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Neurosci Lett. 2009 Sep 29;463(1):87-92. doi: 10.1016/j.neulet.2009.06.024. Epub 2009 Jun 17.

Phosphorylation-dependent TDP-43 antibody detects intraneuronal dot-like structures showing morphological characters of granulovacuolar degeneration.

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Department of Neurology, Gunma University Graduate School of Medicine, 3-39-22 Showamachi, Maebashi, Gunma 371-8511, Japan.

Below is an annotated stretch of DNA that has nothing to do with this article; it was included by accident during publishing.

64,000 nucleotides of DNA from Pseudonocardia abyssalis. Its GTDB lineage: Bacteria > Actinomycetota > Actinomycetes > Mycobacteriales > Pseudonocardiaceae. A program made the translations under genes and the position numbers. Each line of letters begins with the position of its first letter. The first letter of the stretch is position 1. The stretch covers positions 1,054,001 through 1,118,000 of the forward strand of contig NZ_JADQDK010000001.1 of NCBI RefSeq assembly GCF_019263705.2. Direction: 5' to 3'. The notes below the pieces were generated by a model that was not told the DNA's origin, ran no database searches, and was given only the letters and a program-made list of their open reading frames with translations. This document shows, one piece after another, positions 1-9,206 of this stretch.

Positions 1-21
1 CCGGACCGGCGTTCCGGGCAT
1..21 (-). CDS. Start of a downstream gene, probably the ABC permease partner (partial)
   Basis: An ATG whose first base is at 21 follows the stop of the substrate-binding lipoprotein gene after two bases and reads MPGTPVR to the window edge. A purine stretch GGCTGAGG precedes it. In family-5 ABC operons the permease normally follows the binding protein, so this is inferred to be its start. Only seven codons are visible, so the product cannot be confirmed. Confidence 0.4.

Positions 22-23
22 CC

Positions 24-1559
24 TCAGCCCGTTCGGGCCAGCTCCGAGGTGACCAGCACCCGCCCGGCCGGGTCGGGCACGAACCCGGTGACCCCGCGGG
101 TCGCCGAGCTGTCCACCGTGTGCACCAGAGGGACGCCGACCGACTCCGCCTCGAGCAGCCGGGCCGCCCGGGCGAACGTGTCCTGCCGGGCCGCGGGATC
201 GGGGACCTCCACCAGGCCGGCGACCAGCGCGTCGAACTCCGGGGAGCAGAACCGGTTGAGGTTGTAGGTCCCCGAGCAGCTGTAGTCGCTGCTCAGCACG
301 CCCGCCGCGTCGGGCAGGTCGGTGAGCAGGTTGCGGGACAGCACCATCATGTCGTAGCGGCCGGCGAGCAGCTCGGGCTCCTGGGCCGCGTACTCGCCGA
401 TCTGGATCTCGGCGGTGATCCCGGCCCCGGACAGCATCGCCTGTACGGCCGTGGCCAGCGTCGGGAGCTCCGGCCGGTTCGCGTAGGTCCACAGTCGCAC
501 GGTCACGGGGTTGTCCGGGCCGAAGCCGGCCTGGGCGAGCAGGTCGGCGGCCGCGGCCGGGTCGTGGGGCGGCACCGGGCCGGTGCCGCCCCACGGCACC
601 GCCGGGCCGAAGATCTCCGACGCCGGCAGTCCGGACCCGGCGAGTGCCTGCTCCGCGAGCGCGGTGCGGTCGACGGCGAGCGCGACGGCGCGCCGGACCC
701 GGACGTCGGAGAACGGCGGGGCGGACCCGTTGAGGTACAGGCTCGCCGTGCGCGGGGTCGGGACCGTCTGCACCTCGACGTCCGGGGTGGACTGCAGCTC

TAR-DNA-binding protein 43 (TDP-43) was considered to be a disease-specific component of ubiquitin-positive and tau-negative inclusions in the brains of patients with frontotemporal lobar degeneration and amyotrophic lateral sclerosis (ALS). However, this protein also accumulates abnormally in neurons in other neurodegenerative diseases, including Alzheimer's disease (AD). Although the role of TDP-43 deposition in these diseases is not clear, abnormal phosphorylation of the protein is suggested to be a critical step in disease pathogenesis. In this study, we generated a new phosphorylation-dependent TDP-43 antibody and examined AD brain sections from temporal lobes, including the hippocampus and temporal neocortex, by immunohistochemistry. The antibody, called A2, specifically recognized phosphorylated TDP-43 in western blotting using ALS and AD specimens, detecting a strong 45kDa band and several shorter fragments at around 25kDa with smears. Immunohistochemistry demonstrated neuronal cytoplasmic inclusions in AD brain sections without staining nuclei that were normal physiological TDP-43 localization sites. These results were consistent with previous reports. However, intraneuronal dot-like structures were also intensely labeled by immunohistochemistry. These structures were observed in all the AD brain sections examined and also occurred in sections from the brains of aged subjects without AD pathologies. The morphological and immunohistochemical characteristics of these granular structures were compatible with those of granulovacuolar degeneration (GVD). The A2 antibody clearly and intensely detected granular structures distributed over the hippocampus, subiculum, parahippocampus and temporal neocortex. Thus, immunohistochemistry using phosphorylation-dependent TDP-43 antibodies would be a new useful tool for identifying GVD.

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